Juncker’s surgery delays Luxembourg trial

Jean-Claude Juncker, President of the European Commission, waits to deliver his speech at the European Parliament in Strasbourg, France, 15 January 2019. [Patrick Seeger/EPA/EFE]

A Luxembourg court was forced Thursday (31 October) to delay the next hearing in a tortuous spy scandal case after former prime minister Jean-Claude Juncker announced plans to undergo surgery.

Juncker, currently president of the European Commission, will be operated upon on 11 November to treat an aortic aneurysm in his abdomen and will be unable to appear as a witness in the Luxembourg trial starting on 19 November.

Twelve hearings had been set aside for the case, in which three agents of Luxembourg’s SREL intelligence agency are accused of using illegal wire taps in 2007 while Juncker was still their premier.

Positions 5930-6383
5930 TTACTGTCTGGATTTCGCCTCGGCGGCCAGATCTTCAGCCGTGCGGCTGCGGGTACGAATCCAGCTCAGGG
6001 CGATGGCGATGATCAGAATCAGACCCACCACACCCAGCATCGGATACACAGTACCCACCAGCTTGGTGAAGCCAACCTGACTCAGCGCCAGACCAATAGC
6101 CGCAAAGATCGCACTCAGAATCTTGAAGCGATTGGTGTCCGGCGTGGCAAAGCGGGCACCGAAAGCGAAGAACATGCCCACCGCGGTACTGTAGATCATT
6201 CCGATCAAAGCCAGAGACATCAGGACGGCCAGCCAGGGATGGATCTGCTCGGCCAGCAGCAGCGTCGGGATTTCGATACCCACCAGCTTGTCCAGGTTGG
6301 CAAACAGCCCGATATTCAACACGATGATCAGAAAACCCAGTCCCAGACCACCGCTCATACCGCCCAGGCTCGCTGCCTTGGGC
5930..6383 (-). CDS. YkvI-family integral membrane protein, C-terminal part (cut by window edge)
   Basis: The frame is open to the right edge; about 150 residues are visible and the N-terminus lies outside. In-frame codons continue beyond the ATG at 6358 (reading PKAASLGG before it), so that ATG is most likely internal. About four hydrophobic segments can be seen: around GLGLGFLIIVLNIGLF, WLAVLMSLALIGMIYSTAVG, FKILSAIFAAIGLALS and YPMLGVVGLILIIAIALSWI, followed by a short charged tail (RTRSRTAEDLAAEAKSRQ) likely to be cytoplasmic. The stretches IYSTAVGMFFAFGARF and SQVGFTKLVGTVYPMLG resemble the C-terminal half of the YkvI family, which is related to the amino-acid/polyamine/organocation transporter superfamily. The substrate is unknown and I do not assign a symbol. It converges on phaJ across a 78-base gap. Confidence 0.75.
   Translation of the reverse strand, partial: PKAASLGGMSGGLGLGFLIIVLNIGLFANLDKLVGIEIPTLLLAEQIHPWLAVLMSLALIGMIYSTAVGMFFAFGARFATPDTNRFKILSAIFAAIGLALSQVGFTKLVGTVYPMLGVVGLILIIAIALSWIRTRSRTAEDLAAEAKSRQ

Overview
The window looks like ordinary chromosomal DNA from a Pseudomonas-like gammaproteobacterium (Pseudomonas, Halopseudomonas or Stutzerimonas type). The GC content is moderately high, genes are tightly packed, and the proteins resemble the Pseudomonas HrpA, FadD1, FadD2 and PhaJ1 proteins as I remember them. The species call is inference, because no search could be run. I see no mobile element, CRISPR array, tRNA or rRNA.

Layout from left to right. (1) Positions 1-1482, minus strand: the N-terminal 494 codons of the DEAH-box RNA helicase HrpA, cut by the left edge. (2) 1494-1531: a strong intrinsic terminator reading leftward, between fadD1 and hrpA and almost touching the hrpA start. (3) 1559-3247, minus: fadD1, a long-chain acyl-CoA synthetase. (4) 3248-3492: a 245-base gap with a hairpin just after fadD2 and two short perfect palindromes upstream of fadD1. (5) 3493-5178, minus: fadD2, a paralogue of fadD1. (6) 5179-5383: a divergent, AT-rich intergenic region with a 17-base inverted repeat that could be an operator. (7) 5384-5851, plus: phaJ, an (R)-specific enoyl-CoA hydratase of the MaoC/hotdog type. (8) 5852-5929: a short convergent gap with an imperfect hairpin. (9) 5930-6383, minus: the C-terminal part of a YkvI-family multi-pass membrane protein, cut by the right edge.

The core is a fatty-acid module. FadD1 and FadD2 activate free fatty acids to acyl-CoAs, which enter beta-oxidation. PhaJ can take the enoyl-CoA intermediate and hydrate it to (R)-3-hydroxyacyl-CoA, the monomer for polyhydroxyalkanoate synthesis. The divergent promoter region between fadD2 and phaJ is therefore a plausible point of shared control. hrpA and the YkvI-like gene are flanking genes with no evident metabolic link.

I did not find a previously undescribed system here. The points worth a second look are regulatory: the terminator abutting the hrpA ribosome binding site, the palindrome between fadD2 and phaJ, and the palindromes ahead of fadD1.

“The prosecutor’s office is contacting the different parties to propose another delay to the trial, while still hoping that it can at least begin this year,” a judicial source told AFP.

The SREL case was initially timetabled for November 2017, but has been previously delayed because of Juncker’s packed programme as Brussels’ top EU official.

Before taking up the EU role, Juncker served as Luxembourg’s prime minister for 18 years before fall-out from the SREL scandal triggered an election that saw him pushed from power.

Officers under his authority were accused of a variety of wrong-doings between 2004 and 2009, including using illegal wire-taps to keep tabs on one of their own informants.

This in turn links the SREL case back to investigations of an earlier intrigue to rock the Grand Duchy, the “Bommeleeer affair” — an unsolved series of 1984 and 1986 explosives attacks on power lines and public buildings.

Two former gendarmes are under investigation in a separate case for alleged involvement in the bombings, a murky conspiracy which left five people wounded and has never been fully explained.

Meanwhile, the head of the SREL between 2003 and 2010, Marco Mille, accuses Juncker of having authorised wire-taps as the agency investigated the Bommeleeer case.

Juncker denies this, but has been called as a witness.

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